Gentrification and Racial Distrust in Communities: Evidence from 911 Calls

69 Pages Posted: 28 Jan 2022 Last revised: 13 Aug 2023

See all articles by Uttara M Ananthakrishnan

Uttara M Ananthakrishnan

Carnegie Mellon University - Heinz College of Information Systems and Public Policy

Sharique Hasan

Duke University - Fuqua School of Business

Anuj Kumar

University of Florida - Warrington College of Business

Date Written: January 22, 2022

Abstract

The prevalence of racial bias in policing has long concerned social scientists and policymakers. This article studies a predecessor mechanism that constitutes an important source of policing bias in American society: calls by individuals to the police to investigate "suspicious'' behaviors, often involving neighbors. We construct a novel dataset of over 39 million 911 calls across 14 US cities from 2011 to 2020. This data, obtained through the digitization initiatives of local governments, provides us with a unique opportunity to study neighborhood-level trust and social cohesion and demonstrate how changes to a neighborhood's composition lead to systematic increases in the prevalence of "unfounded'' suspicion calls to the police. Across a range of specifications, the proportion of unfounded suspicion calls increases as more non-Black residents move into neighborhoods with historically high levels of Black residents. This relationship is exacerbated in gentrifying neighborhoods and those with public spaces that enable more contact between community members. However, we also find some evidence that Black leadership and public support of Black citizens in communities mitigate the association between non-Black residents and the proportion of unfounded 911 calls. We discuss our results and implications for future research and policy.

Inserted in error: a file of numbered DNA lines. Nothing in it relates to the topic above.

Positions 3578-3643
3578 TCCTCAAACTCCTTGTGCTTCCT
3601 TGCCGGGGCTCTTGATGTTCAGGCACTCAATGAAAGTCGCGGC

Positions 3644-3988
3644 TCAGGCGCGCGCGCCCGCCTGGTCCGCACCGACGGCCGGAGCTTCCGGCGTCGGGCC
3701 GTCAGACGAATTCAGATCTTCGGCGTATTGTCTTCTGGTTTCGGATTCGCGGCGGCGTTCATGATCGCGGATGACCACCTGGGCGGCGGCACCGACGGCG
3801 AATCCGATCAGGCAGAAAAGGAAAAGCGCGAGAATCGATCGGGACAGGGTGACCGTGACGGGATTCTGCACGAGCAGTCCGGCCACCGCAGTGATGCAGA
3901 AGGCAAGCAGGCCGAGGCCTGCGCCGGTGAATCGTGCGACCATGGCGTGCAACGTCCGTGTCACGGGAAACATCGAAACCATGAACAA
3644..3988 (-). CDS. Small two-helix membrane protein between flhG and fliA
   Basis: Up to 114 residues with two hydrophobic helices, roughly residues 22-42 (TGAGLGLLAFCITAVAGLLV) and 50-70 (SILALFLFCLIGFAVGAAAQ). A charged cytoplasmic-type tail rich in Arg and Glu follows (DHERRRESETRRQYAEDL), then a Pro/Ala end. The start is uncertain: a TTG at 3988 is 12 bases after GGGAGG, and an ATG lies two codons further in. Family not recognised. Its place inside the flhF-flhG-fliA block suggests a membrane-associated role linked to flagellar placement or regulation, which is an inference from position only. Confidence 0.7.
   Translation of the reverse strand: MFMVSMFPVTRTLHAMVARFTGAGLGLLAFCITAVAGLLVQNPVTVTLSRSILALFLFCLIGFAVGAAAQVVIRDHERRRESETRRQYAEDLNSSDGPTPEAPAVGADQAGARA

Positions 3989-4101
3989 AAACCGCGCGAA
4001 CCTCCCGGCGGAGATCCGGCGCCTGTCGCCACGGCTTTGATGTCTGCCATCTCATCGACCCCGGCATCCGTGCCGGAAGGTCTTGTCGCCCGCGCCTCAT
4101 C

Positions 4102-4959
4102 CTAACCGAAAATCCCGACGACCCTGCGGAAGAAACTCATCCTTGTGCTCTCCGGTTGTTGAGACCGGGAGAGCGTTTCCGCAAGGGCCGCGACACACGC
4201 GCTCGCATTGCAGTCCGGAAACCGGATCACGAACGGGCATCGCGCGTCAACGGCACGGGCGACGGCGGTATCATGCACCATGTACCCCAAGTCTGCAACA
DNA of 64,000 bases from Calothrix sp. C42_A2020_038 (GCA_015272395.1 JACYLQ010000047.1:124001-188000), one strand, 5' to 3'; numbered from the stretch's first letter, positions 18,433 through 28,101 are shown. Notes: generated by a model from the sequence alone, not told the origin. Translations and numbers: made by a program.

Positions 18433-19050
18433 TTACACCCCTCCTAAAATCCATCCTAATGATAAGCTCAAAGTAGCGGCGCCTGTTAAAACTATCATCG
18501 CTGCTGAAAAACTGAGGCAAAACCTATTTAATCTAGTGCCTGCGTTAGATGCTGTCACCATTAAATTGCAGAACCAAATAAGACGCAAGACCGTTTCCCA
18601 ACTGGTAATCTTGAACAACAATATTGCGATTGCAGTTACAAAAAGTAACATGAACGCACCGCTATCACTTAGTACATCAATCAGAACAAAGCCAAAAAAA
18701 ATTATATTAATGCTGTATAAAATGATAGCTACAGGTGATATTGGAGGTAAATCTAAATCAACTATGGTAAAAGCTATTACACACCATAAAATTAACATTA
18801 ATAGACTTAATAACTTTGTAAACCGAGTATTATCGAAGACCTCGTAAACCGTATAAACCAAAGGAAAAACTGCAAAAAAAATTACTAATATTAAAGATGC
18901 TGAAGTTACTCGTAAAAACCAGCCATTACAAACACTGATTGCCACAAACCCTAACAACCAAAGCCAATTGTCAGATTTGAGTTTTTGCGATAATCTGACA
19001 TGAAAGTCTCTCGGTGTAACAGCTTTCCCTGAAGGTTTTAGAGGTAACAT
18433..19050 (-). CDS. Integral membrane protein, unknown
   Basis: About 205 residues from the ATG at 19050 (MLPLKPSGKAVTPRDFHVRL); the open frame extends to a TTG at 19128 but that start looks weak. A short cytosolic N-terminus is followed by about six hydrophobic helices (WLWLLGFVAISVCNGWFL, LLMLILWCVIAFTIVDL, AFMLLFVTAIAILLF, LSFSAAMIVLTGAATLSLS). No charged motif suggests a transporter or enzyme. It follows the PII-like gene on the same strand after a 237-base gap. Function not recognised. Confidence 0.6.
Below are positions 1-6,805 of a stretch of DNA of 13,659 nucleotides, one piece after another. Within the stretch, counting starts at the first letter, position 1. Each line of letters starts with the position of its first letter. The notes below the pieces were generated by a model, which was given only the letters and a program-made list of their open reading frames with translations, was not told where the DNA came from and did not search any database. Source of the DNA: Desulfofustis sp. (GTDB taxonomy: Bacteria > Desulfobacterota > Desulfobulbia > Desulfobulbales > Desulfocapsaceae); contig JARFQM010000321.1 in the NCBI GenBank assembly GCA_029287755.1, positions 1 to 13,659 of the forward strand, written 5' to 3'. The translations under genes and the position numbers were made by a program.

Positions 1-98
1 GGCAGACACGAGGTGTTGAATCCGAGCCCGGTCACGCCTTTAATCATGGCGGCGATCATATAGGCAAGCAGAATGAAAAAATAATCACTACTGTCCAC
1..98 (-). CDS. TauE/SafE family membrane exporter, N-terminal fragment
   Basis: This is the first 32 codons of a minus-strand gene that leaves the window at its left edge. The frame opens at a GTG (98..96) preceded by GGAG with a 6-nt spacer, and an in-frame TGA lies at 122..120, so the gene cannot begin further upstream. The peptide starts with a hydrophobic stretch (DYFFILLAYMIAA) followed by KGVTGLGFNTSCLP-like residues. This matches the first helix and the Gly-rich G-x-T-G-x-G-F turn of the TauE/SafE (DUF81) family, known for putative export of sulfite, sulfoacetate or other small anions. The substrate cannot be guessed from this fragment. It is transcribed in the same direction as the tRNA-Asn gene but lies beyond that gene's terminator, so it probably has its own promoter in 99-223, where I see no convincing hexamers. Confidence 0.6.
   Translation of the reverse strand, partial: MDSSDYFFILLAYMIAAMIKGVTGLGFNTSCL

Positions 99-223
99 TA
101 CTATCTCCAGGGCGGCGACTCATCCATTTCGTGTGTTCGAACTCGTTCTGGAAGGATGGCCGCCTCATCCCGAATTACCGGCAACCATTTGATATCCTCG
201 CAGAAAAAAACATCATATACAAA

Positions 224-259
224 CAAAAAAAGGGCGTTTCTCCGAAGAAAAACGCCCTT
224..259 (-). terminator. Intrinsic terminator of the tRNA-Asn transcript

Keywords: 911 calls, race, gentrification, mistrust, neighborhood suspicion, information systems,

JEL Classification: D63,C23,K40

Suggested Citation

Ananthakrishnan, Uttara M and Hasan, Sharique and Kumar, Anuj, Gentrification and Racial Distrust in Communities: Evidence from 911 Calls (January 22, 2022). Available at SSRN: https://ssrn.com/abstract=4014937 or http://dx.doi.org/10.2139/ssrn.4014937

Uttara M Ananthakrishnan (Contact Author)

Carnegie Mellon University - Heinz College of Information Systems and Public Policy ( email )

5000 Forbes Ave
Pittsburgh, PA 15213
United States

Sharique Hasan

Duke University - Fuqua School of Business ( email )

Box 90120
Durham, NC 27708-0120
United States

Anuj Kumar

University of Florida - Warrington College of Business ( email )

337 STZ WARRINGTON COLLEGE OF BUSINESS
GAINESVILLE, FL 32611-0001
United States
3522730587 (Phone)

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